If you want to do a few small things right, do them yourself. If you want to do great things and make a big impact, learn to delegate.” — John C Maxwell

Failure to delegate is a reflection of a lack of self-confidence. Delegation does not mean abandoning responsibility. There are five good reasons why you can’t do everything yourself.

1. You can’t have all the needed expertise in today’s world

We live in a complex world. No single person can be an expert in anything but a narrow domain. Specialisation has reached a point where experts themselves are unaware of all that is available. Collaboration and teamwork is the route to success in modern healthcare.

We look upon experts as the centre of the knowledge universe with all others revolving around the life-giving sun of the individual. Things have changed. Experts are still relevant but more like a major planet. Collaboration has moved to the centre with all others serving to guarantee the best.

Perform only tasks that make full use of your skill level and delegate all others. It would be best if you were not bogged down attending to matters that can be handled by a lesser qualified but well-trained assistant. A mid-level provider may be a very cost-effective strategy to boost efficiency of service.

2. There may be others who can do things better than you

Accepting this truth can be bruising to the ego, but one of the keys to effective delegation is the knowledge that others can do a task better than you.

Push decision making to the person closest to the problem. Let them decide the best way of doing these things. Don’t get in the way. Rule makers, managers, bureaucrats, and many executives have a tough time with this one.

3. You can’t see down all avenues

As a corollary of the previous statement, you must also appreciate that those closest to a task are also better situated to look down the road of events and consequences. Listen to them. You will end up looking far smarter. 30,000-foot views are wholly different from those of the runway. Both are necessary, complementary.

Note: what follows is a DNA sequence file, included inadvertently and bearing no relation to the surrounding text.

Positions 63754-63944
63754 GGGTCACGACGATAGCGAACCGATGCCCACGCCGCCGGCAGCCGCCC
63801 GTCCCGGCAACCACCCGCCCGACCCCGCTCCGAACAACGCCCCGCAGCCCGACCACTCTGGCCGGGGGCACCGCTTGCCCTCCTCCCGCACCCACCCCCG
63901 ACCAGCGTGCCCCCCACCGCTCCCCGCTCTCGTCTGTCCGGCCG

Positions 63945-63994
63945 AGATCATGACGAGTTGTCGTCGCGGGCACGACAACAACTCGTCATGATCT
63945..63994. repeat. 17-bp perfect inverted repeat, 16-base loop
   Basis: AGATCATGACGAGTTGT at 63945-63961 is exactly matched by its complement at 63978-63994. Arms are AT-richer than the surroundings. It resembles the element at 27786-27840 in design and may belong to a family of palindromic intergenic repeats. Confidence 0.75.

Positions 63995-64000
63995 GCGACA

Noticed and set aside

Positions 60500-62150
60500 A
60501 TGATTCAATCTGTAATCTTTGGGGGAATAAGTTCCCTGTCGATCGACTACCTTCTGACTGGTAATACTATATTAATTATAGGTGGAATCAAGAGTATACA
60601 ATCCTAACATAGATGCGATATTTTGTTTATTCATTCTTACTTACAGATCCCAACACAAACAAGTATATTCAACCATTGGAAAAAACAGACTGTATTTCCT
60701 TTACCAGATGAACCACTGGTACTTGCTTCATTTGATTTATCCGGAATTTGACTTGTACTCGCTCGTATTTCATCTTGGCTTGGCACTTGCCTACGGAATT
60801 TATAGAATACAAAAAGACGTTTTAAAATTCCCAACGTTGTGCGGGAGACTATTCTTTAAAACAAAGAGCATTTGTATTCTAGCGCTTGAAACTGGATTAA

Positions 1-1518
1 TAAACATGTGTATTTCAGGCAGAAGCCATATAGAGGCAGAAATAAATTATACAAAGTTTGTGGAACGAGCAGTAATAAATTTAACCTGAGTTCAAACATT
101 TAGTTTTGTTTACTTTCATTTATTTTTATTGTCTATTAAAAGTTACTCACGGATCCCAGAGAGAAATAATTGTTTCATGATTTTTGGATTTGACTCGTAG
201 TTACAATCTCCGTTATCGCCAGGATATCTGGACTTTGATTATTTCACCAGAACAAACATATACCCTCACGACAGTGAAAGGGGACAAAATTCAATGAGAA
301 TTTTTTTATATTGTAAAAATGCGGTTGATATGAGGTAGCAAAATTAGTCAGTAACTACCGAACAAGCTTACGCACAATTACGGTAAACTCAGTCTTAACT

4, No one has more than 24 hours a day … or less

From CEOs to house-keeping staff, we all have the same 24 hours in a day. We all speak of “quality time”: guarded periods where we can spend time doing things that will deliver the most significant value. Quality time will be available only when we ensure that we are not frittering away our quota doing things that are not meaningful. Avoid busy work and resist the temptation to make it look like you are working at something.

5. You will demotivate those working under you

People expect to be valued for their contributions. They hope to be part of a group where each member performs a unique role. If you do everything yourself, those who work with you will see themselves as mere tools, means to your ends, manipulated to suit the needs and ambitions of the boss.

Letting go of activities that can be done by others can be liberating in many ways.


Stepwise Guide to Delegating Effectively


Delegating cannot be done in an “on-off” manner. Two parties are involved: the one delegating and the one to whom the responsibility is given. Both are probably equally anxious when the process begins. It’s best taken in slow, step-wise progression.

Step 1: In the beginning, the person concerned with the task, only observes what is happening and reports back to the superior. They are testing the water.

Step 2: Based on what is seen and reported, they make recommendations about what needs doing. At this stage, there is still no action. Both sides discuss the plans in detail.

Step 3: The person develops an action plan and implements decisions under supervision.

Step 4: Once a level of comfort is reached, the superior has to let go. He must not only step down but also step out.

Trust is powerful. It is also fast. It can be lost quickly. Trust is also reciprocal. If you give trust, it will be given back to you. Delegation is a result of this trust.” ― Steven R. Covey


Dr Arjun Rajagopalan

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Yes, there’s an upside to anger. Learn how to put it to work for you.

Like ice cream, anger comes in many flavours: annoyance, resentment, genuine anger, rage and wrath. As the grade goes up, your awareness of the state drops proportionately. When you rage, you are out of control and beside yourself. You want to destroy things at hand.